Testing plate tectonics in the Gulf of California
This is a simple exercise to use real-world data from recent large earthquakes so that students can test for themselves if plate tectonics "works" in the Gulf of California. The Gulf of California is fairly straightforward for most predicted behavior of an oblique-divergent plate boundary, but there are some intriguing differences between the earthquakes and what textbooks claim.
Content & Concept goals: - using GeoMapApp - finding data from earthquake catalogs - plotting selective data from earthquake catalogs
Higher order thinking goals: - critique of classic textbook models - comparison of real earthquakes along a simple active plate boundary to what is predicted from textbooks - evaluation of exceptions to the classic model - evaluation of earthquakes that are substantially away from the main plate boundary - evaluation of quality of data - comparison of the location of the same earthquake from two different earthquake catalogs, and determining which location is closest to the true epicenter given the simplest interpretation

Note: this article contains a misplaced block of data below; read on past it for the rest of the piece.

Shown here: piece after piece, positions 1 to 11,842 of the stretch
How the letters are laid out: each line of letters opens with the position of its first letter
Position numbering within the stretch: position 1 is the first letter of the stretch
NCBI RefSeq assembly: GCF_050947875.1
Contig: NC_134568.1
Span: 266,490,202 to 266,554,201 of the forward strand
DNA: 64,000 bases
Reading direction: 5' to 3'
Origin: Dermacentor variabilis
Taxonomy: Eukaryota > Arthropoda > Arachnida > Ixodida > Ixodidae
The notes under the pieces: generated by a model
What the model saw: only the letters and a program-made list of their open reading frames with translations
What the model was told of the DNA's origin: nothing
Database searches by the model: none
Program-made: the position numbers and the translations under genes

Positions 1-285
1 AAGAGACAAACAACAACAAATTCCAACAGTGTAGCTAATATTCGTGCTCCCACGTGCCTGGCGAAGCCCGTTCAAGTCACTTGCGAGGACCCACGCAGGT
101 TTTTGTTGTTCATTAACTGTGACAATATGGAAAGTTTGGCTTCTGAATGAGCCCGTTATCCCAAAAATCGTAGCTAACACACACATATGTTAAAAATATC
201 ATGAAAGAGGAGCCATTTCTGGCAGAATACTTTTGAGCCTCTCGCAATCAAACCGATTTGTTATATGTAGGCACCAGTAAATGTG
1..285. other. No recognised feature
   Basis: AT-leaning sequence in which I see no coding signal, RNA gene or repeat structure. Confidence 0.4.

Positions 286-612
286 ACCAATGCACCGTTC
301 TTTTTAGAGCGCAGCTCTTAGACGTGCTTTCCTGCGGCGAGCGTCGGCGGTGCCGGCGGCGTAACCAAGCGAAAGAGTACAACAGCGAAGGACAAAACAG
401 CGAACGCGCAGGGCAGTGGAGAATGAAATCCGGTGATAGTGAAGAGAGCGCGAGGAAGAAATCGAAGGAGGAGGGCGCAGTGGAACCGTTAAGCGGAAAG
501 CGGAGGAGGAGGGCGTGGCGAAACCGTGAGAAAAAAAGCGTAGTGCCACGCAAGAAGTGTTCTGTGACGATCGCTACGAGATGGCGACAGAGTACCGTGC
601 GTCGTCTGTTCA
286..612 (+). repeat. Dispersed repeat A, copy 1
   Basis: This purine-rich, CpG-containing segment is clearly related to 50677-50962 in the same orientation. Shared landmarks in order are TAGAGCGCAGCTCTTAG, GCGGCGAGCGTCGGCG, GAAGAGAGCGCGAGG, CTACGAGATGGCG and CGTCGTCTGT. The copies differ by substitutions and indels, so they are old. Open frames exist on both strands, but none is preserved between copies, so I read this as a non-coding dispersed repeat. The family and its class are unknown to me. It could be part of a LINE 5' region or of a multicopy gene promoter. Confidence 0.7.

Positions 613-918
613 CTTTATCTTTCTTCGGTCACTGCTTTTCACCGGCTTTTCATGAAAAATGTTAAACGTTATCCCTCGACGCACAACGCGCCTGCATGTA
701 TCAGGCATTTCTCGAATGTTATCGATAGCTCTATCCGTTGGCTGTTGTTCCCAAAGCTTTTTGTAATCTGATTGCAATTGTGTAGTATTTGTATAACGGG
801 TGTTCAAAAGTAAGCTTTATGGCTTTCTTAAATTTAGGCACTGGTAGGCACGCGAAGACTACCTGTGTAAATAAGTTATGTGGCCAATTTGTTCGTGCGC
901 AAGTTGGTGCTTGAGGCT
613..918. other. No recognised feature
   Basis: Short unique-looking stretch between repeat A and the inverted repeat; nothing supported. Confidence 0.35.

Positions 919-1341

Context for Use
Audience: Introductory class in Geology of any kind that presents principles of plate tectonics
Skills and concepts that students address: Assignment can be adapted to higher level classes.
Use of Exercise in Introductory class: This exercise is designed as a homework exercise with a follow up discussion in a moderate to large introductory class. It can easily be used as part of a lab, or it can be a group exercise embedded within a lecture with follow up discussion in the same class session.
Description and Teaching Materials
KMZ File (KMZ File 1MB Feb20 09) or use the jpg image at right
KMZ File (KMZ File 1.9MB Feb20 09) or use the jpg image at right
Teaching Notes and Tips
- Instructors should familiarize themselves with the data website (see resources below) ahead of time so that they can be ready to help students navigate the interface when they go in to find the data that they will be plotting.
- This activity provides a great opportunity to talk to students about the fact that the models we make of how the Earth works are always imperfect. In this case, theory would hold that 100% of the seismicity would be on the transform plate boundary or the spreading ridge when in reality, a small but significant percentage of it happens away from either. If the class and the instructor have sufficient background this can lead to a discussion of how this does or doesn't fit with accepted theory and what the current state of thinking is on the subject.